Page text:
The movement made by the central midfielder, namely dropping closer to the ball-carrier, has one purpose. The player doesn’t mean to receive the ball (especially not in direct contact with his marker), but solely to create space in behind him, in his back. This is possible due to, once again, his marker following him. Other runners, who do mean to get onto the end of the pass, can run in behind. Ultimately, the red rectangle will continue to widen, offering Portimonense more space when they arrive around the box for a cutback.
Portimonense, pressing and preventing penetration
In the second half, Benfica barely had extended spells of possession on the ball; as Portimonense dominated and intimidated them. “The Eagles” tried their hand at central progression of the ball, but crashed in Portimonense’s pressing traps.
Benfica, who found success in wide attacks earlier in the game, opted for central possession due to Portimonense’s wider set-up. Full-backs who now received out wide, were instantly pressed in a 1v1 situation. Hence, the team in red tried to reach their double pivot.
After being found by an out-to-in pass, the Benfica midfield were suddenly trapped by three opposition midfielders and two strikers. This quick and sudden pressure caused many turnovers, which only contributed to Portimonense’s momentum and eventually, their comeback.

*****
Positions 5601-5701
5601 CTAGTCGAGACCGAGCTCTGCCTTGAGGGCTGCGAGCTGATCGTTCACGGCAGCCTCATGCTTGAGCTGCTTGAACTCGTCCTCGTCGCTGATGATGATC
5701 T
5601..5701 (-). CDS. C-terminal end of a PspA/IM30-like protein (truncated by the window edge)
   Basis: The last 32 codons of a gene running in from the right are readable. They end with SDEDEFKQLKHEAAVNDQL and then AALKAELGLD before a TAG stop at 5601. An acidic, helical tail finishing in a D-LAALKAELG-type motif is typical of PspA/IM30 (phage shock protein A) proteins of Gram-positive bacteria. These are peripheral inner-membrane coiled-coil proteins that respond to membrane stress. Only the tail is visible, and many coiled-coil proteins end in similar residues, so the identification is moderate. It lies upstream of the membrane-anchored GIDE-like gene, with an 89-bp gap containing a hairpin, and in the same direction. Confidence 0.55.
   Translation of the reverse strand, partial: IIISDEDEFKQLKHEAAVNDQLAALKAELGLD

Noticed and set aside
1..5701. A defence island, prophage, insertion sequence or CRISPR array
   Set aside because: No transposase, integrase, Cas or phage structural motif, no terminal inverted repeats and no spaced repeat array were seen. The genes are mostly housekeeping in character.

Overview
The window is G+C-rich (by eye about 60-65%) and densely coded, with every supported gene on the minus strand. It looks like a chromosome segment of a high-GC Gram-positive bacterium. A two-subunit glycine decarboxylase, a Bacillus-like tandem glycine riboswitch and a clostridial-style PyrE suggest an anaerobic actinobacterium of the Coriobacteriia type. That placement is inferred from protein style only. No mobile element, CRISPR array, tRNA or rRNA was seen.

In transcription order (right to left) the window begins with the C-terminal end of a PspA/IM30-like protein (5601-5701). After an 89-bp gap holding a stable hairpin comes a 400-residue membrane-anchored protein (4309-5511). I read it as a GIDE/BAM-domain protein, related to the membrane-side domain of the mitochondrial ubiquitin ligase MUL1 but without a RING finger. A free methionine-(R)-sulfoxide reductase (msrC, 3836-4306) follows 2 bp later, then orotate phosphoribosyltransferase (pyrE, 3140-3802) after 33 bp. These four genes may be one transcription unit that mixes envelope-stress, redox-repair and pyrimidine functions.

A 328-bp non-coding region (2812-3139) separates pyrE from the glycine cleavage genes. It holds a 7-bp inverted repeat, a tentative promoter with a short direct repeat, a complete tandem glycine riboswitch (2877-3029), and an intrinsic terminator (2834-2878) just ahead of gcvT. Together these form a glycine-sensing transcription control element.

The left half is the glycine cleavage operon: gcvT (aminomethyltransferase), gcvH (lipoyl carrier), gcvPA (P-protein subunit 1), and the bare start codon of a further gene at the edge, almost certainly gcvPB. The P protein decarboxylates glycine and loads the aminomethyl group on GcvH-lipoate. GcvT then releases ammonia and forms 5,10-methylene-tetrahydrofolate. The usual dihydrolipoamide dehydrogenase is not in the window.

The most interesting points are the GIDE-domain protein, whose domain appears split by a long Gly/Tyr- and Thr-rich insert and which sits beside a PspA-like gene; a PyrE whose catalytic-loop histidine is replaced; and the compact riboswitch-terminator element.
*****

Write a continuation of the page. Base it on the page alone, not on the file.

Set-pieces, dynamic advantages and two goals
Of course, we need to take a look at how Portimonense scored their shock goals. The first one came from a corner, very soon after the break.
As highlighted in the screenshot here, due to their static positioning, the Benfica players will struggle to compete with their opponents. The Portimonense players have dynamic advantage because their leap will – on average – be greater because of the run they have already made. To counter this physical situation, defenders make little jumps before the kick is taken.